Source- Review copy/ Pan Macmillan Australia
Synopsis: Samantha has lived in Tanzania since she was three years old. Her parents run an exclusive travel lodge and are too absorbed by their own affairs to pay much attention to their daughter. The mother sips expat gin and tonics under the midday sun; the father, a former S.A.S. officer turned mercenary, busies himself with dead end coup d’etats and clandestine love affairs with local women. Samantha learns quickly that affection comes at a premium, at a price she is always willing to pay, however shallow and transitory the experience, however hollow the love on offer. Before long, her reputation precedes her, losing her friends as quickly as it gains her admirers amongst the town’s less savoury elements, for whom consent is barely an afterthought. When Samantha meets Victor, middle-aged and, like her father, a mercenary, she falls for him instantly, persuading herself that his love will finally free her from her past. But Victor is already married, and she is not the first young girl to catch his wandering eye. Exile is the first part of a powerful and gritty trilogy that explores the listless, self-destructive lives of rootless, European ex-pats, laying bare intractable post-colonial tensions and capturing effortlessly the tragic beauty of a continent run into the ground and sinking into the mire.
Review: I loved this book, but it is such a difficult book to review. It’s hard to describe in words why this book was so engaging. It’s not your typical novel with a start, middle and ending. Rather, it reads like a memoir in the sense that it follows the protagonist over several years of her life.
Fifteen year old Samantha is not necessarily a likeable protagonist. She smokes, drinks, has a gutter mouth and is highly sexualised. But there is something very charming about her; she has a definite vulnerability that is endearing.
Sam lives in Tanzania with her parents and older sister Alison and is trying to find her place in the school for ex-pats. Only problem is that most of the teens at the school have just as many problems as her. Parents involved in corruption and frequently absent from their lives. It is not surprise that they just do whatever they like. Sam’s father is abusive and frequently on secret business trips while her mother is an alcoholic. The only constant in her life is her older sister, but Sam finds it difficult follow the success of her wise and likeable sister. Neither of her parents provide Sam with the stability she needs so she has no guidance and no boundaries.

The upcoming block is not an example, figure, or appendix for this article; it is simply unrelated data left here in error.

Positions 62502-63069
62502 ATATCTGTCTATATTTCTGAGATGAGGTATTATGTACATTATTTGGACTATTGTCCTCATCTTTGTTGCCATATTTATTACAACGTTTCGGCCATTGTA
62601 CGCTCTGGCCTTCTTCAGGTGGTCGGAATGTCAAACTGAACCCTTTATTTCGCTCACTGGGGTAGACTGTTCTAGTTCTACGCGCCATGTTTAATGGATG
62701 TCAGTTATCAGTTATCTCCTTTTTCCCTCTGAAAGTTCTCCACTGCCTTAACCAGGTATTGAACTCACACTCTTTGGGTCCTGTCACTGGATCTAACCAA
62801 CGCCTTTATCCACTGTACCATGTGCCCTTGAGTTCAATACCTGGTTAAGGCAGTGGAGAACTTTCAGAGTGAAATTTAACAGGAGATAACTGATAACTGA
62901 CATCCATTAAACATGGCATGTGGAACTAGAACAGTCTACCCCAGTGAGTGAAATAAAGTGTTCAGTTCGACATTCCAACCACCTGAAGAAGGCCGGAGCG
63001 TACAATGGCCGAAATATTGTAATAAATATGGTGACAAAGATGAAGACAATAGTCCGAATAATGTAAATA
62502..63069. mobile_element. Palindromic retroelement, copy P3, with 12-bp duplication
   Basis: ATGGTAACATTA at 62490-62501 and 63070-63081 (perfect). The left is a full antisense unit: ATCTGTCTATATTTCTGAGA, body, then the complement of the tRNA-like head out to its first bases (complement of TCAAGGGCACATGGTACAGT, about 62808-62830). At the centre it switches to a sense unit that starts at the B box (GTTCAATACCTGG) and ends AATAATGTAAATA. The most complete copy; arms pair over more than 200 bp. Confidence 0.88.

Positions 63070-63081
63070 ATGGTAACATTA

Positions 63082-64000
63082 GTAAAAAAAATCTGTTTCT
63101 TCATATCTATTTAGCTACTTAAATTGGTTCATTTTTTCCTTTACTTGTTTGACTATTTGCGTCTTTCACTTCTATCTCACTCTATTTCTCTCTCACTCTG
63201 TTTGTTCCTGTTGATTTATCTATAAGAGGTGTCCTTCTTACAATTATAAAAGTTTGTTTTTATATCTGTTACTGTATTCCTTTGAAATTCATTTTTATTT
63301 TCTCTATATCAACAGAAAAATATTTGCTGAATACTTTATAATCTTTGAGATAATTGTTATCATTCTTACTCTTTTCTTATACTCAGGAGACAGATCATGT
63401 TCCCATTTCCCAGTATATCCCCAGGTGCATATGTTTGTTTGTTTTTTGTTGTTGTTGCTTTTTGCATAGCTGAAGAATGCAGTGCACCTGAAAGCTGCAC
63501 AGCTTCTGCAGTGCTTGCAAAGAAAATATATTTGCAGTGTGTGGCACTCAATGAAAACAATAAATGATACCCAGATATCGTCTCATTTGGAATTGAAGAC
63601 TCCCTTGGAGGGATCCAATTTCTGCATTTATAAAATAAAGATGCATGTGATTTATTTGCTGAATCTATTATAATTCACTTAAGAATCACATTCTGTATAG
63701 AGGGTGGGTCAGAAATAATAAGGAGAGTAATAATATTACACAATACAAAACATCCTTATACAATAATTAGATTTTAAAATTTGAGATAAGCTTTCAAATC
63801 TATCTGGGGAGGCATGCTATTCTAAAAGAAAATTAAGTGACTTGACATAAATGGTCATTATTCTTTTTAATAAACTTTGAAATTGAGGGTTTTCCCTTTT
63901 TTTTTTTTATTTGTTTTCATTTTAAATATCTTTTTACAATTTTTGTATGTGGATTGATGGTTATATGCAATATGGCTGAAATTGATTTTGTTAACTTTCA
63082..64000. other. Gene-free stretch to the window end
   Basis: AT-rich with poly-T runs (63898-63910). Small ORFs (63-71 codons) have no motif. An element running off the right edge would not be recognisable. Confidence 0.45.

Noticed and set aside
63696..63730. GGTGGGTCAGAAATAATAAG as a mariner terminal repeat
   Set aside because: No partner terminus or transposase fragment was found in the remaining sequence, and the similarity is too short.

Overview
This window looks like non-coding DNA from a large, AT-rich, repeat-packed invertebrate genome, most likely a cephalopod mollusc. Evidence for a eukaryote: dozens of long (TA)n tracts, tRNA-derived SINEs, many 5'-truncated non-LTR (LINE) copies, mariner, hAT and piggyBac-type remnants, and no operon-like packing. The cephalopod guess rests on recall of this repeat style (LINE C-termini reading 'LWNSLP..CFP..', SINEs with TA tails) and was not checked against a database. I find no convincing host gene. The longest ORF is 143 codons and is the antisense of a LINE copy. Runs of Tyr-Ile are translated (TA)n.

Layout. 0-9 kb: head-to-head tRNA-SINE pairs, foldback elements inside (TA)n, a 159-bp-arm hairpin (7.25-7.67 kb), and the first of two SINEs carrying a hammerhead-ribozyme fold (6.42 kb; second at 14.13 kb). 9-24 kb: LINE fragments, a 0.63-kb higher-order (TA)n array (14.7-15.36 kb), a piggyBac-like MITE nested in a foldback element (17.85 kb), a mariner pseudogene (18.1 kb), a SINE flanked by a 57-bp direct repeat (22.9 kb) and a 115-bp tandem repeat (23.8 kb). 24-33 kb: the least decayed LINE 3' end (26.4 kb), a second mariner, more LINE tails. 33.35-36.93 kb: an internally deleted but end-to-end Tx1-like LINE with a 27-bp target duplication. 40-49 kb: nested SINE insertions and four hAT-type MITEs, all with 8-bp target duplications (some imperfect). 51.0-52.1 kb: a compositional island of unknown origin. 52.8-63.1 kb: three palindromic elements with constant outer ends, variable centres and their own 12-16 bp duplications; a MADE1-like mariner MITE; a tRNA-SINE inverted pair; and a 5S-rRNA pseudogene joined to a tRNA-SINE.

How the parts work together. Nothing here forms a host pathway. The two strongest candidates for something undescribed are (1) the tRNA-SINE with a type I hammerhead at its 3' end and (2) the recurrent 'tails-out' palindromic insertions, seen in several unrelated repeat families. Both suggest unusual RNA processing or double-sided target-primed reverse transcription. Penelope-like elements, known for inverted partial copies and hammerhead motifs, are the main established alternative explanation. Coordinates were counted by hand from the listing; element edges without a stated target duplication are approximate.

So, Sam just does whatever she wants. Her desperate attempts to be loved usually results in the opposite because her defences come up and she either hurts herself or offends people. She is provocative with boys but also naïve and innocent in a sense. She uses her body to attract the attention of the opposite sex, but then doesn’t know what to do once she has their attention.
I thought her relationship with Mick was interesting; she really liked him but didn’t know how to express her feelings. Her relationship with Victor, at least fifteen years her senior was quite unsettling for me even though it was a consensual relationship, she was quite a vulnerable girl and there was something about him that made my stomach turn. Sam is strong and tough but also vulnerable and funny and these qualities provide a nice contrast throughout the story.
Despite the matter-of-fact storytelling it did evoke emotion in me as I followed Sam through her emotional ups and downs. I was completely taken by surprise for the ending, but it certainly fit with the path that Sam had taken throughout the novel. Exile is a very dark and cynical story so if you want a story where everyone lives happily ever after then this is not the story for you!
I can’t wait for the sequels to be released, Revolution in 2012 and Liberty in 2013. It’s a shame the author died before seeing this trilogy in print.
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